Carvin Corporation

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Carvin Corporation
Private
Industry Amplifiers
Genre Music company
Founded 1946; 71 years ago (1946)
Founder Lowell Kiesel
Headquarters

San Diego, California
United States of America

32°59′17.38″N 117°04′10.47″W / 32.9881611°N 117.0695750°W / 32.9881611; -117.0695750
Area served
Global
Products Amplifiers, Audio equipment
Website www.carvinaudio.com

Carvin Corporation is an American guitar amplifier and audio equipment manufacturer in San Diego, California. It is one of only a few remaining family-owned companies in the industry.[1]

History[edit]

Carvin's Legacy 3 amplifier and cabinets, used by Steve Vai

Lowell Kiesel founded Carvin in San Diego, California in 1946 as the L. C. Kiesel Company to manufacture guitar pickups. By 1947, the company manufactured steel guitars in Gothenburg, Nebraska. Around 1948, it returned to Southern California—and, in 1949, moved to Baldwin Park, California, where the company name changed to Carvin, after Kiesel's two eldest sons, Carson and Gavin. The company's current production facility occupies 82,000 square feet.[1]

Throughout the 1950s, 1960s, and early 1970s, Carvin manufactured guitars and bass guitars, largely from bodies and necks made by Höfner. During this period, they also manufactured amplifiers and steel guitars, and were authorized resellers of other gear, including Fender and Martin guitars, DeArmond pickups, and Sonola accordions.

In the late 1970s, Carvin began to produce all their own instrument components, and expanded their product lines to include professional audio gear, recording equipment, lighting, and other stage and studio equipment. Later, Carvin switched to manufacturing through-neck guitars, attracting metal players such as Jason Becker and Marty Friedman.

Starting in the 1970s, Carvin developed a niche in the musical instrument world by only selling directly to the public via mail order, In the 1980s they began to offer guitars and basses built to a customer's specifications, based on available body shapes, woods, colors, electronics, and other features.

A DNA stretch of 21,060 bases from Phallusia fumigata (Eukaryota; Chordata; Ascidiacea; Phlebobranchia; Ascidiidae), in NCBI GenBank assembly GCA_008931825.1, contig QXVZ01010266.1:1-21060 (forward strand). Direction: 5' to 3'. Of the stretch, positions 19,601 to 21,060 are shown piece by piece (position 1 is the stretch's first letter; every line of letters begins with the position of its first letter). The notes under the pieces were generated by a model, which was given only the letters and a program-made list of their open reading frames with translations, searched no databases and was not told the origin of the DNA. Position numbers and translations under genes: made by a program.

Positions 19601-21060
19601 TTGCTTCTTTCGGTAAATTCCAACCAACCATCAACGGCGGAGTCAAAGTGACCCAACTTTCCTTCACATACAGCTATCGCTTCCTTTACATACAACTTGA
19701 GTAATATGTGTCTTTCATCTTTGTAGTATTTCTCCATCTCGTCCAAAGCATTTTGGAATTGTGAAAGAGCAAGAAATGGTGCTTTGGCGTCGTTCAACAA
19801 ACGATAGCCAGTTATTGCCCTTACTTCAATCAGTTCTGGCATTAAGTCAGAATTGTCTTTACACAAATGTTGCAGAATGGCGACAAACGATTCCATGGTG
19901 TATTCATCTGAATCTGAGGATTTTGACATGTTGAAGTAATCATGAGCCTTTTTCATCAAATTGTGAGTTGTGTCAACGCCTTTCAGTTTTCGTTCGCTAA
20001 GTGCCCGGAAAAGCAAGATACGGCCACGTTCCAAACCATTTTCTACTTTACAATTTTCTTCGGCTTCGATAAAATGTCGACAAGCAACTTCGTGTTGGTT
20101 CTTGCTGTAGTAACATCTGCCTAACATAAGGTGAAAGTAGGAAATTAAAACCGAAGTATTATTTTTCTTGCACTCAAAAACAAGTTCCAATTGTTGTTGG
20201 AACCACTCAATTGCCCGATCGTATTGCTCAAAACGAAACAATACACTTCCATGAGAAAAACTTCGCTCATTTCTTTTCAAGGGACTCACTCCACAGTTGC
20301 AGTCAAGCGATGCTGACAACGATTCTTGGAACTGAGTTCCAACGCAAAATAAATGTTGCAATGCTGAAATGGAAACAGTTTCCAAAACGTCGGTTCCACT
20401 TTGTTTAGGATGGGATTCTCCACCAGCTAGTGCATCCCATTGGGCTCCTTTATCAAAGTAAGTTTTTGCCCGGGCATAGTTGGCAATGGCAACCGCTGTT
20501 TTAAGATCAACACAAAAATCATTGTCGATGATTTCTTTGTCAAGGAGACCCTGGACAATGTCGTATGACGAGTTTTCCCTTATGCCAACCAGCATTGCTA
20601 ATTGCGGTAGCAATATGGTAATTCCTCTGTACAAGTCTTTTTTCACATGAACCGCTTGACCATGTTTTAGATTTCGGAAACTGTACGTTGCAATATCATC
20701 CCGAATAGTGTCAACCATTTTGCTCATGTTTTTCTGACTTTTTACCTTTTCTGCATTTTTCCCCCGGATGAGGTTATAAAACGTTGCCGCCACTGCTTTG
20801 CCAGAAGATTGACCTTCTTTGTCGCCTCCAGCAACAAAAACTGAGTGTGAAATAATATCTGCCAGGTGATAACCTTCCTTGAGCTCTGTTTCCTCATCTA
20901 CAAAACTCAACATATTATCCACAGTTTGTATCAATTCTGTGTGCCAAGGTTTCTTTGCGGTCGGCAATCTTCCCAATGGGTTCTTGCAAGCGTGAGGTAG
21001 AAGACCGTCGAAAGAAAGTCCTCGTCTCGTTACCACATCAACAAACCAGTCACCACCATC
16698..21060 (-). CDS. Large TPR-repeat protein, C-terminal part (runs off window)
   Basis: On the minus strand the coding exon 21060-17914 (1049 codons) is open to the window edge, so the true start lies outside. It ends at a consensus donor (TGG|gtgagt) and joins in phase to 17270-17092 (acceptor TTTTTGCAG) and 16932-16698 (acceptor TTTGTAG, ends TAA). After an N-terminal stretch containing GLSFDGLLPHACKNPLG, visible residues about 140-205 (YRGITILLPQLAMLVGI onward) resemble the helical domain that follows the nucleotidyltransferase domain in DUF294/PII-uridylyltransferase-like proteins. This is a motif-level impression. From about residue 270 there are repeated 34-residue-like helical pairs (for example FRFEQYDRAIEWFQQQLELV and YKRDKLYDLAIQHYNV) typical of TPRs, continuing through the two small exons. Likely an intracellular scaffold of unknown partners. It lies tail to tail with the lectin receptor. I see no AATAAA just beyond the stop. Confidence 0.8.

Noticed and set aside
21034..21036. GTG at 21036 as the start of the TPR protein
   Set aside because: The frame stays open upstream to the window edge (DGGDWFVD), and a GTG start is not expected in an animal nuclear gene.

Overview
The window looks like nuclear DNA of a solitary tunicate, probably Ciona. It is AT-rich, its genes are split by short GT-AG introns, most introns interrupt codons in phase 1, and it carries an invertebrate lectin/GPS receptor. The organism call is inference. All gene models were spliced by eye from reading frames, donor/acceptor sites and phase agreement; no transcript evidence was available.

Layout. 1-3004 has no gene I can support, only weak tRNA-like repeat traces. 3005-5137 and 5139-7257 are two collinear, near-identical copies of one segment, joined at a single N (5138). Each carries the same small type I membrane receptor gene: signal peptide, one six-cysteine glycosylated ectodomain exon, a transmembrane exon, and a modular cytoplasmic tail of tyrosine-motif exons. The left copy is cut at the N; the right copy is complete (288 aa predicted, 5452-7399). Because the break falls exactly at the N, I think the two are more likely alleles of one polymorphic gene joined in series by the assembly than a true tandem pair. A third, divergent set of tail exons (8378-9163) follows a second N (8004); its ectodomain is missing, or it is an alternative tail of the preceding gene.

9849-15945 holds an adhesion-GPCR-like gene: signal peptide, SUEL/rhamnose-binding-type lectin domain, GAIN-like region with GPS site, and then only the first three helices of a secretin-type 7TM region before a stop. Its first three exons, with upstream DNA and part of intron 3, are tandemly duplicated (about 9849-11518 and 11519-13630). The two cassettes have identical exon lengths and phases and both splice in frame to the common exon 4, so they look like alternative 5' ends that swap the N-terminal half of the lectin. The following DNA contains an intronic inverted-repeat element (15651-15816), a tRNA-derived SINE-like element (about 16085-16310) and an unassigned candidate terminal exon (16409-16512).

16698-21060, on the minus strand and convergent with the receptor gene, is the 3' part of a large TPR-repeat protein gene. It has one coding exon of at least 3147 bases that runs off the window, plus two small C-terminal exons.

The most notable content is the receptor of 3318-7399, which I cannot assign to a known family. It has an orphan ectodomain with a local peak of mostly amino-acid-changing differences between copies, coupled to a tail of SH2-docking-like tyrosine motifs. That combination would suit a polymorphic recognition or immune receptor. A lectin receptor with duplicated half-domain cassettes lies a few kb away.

In 1991 the company opened showrooms in Southern California that resemble a full-fledged music store, only lacking effects devices, keyboards and drum gear. For a long time since the late 90s the Santa Ana location had a sign of "Forbidden Riffs" posted on the wall (i.e.; no Stairway To Heaven, Enter Sandman, Smoke On the Water etc.)The showrooms are stocked with an impressive selection of production models, many with popular custom options already built into the guitars.

In 2015, Carvin Corporation split off the guitar business to a new company, Kiesel Guitars, which continues to build electric and acoustic guitars, MIDI synth guitars, bass guitars and other instruments under the Carvin Guitars name as well as new, Kiesel-badged instruments. Carvin Corporation continues to operate the brands Carvin Amplifiers and Carvin Audio, which manufacture guitar and bass amplifiers and pro audio gear.[2][3]

Notable users[edit]

Current and past Carvin users include: Greg Howe, Jonathan Butler, Frank Zappa, Nicki Kin, Allan Holdsworth, Frank Gambale, Steve Vai, Joey Tafolla, Brendon Small, Bunny Brunel, Craig Chaquico, Alex Lifeson, Jason Becker, Marty Friedman, Al Di Meola, Wolf Mail, Yngwie Malmsteen, Willie Nelson, Danny Elfman, Joe Walsh, Shawn Lane, Tony MacAlpine, Timothy B. Schmit, Candy Coburn, Doug Lindsey, Warren Cuccurullo,[4] Jaco Pastorius,[5] Neil Zaza, John McVie, and Earl Slick.

References[edit]

  1. ^ a b Moseley, Willie G. (June 2009). "The Carvin DN440T". Vintage Guitar. p. 64. 
  2. ^ Varga, George (January 20, 2015). "Carvin splits in two to launch Kiesel Guitars". Retrieved March 5, 2016. 
  3. ^ "Carvin Announces the Launch of Kiesel Guitars". January 24, 2015. Retrieved March 5, 2016. 
  4. ^ http://www.carvinmuseum.com/decade/images/85-endorsers4.html
  5. ^ http://www.carvinmuseum.com/decade/images/85-endorsers5.html

External links[edit]